H. 8.6 cm (3 3/8 in.); W. 2.5 cm (1 in.); D. 2.1 cm (13/16 in.) H. (with tang): 8.8 cm (3 7/16 in.)
Gift of Joseph W. Drexel, 1889
Not on view
This statuette depicts Ptah, the chief god of Egypt's capital city Memphis and master craftsman of the gods. He is easy to identify by his tight-fitting cap, straight beard (different from the usual curved divine beard on other gods), and enveloping mummiform garment. The garment has a stiff upper edge along the back of the neck, a feature that occurs with some regularity also on Osiris statuettes, but its meaning is unclear. He is richly adorned with a broad collar and bracelets, and he carries a scepter. Ptah was a benevolent and approachable god, characteristics that may have inspired his devotees to dedicate numerous representations of him in the Late and Ptolemaic Periods.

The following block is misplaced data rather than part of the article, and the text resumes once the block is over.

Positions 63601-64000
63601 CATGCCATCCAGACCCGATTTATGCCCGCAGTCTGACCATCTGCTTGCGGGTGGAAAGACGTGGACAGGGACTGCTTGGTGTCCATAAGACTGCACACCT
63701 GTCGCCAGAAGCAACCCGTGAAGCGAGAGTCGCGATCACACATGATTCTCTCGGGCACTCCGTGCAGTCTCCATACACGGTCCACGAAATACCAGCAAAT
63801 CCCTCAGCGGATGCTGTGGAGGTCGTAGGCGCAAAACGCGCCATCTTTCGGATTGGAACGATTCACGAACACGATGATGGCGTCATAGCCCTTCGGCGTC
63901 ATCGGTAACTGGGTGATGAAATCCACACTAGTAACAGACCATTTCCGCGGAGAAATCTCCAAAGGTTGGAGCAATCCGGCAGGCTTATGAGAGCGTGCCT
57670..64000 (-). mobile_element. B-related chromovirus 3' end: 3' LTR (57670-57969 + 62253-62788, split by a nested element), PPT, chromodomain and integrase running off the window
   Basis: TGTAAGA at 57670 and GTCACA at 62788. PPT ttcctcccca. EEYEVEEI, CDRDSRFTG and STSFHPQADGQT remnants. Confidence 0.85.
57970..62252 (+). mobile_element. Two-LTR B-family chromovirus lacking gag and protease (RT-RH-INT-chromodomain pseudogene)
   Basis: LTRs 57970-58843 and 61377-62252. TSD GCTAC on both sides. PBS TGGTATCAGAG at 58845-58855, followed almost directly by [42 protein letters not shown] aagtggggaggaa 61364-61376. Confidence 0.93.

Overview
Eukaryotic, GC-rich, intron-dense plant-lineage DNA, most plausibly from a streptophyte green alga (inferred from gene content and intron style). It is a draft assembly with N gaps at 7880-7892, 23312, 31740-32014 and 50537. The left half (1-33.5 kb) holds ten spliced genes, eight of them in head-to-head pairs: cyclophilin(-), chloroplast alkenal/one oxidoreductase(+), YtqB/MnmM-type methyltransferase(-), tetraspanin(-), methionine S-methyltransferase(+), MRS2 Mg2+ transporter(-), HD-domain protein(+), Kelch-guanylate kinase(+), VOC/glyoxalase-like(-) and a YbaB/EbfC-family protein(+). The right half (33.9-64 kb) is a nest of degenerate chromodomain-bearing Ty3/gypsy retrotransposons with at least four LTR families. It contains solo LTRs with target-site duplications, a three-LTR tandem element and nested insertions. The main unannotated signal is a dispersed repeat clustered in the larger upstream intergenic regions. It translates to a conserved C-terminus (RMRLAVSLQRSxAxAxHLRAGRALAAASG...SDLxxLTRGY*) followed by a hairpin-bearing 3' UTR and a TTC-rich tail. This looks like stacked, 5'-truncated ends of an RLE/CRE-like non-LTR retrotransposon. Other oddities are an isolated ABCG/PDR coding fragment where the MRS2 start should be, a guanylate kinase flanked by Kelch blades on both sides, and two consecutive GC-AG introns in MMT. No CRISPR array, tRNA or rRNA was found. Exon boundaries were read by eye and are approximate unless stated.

Donated by Joseph W. Drexel, Philadelphia, 1889.
Gillett, Charles R. Rev. 1898. Catalogue of the Egyptian Antiquities in Halls 3 and 4, Metropolitan Museum of Art Handbook, 4. New York: The Metropolitan Museum of Art, no. 195.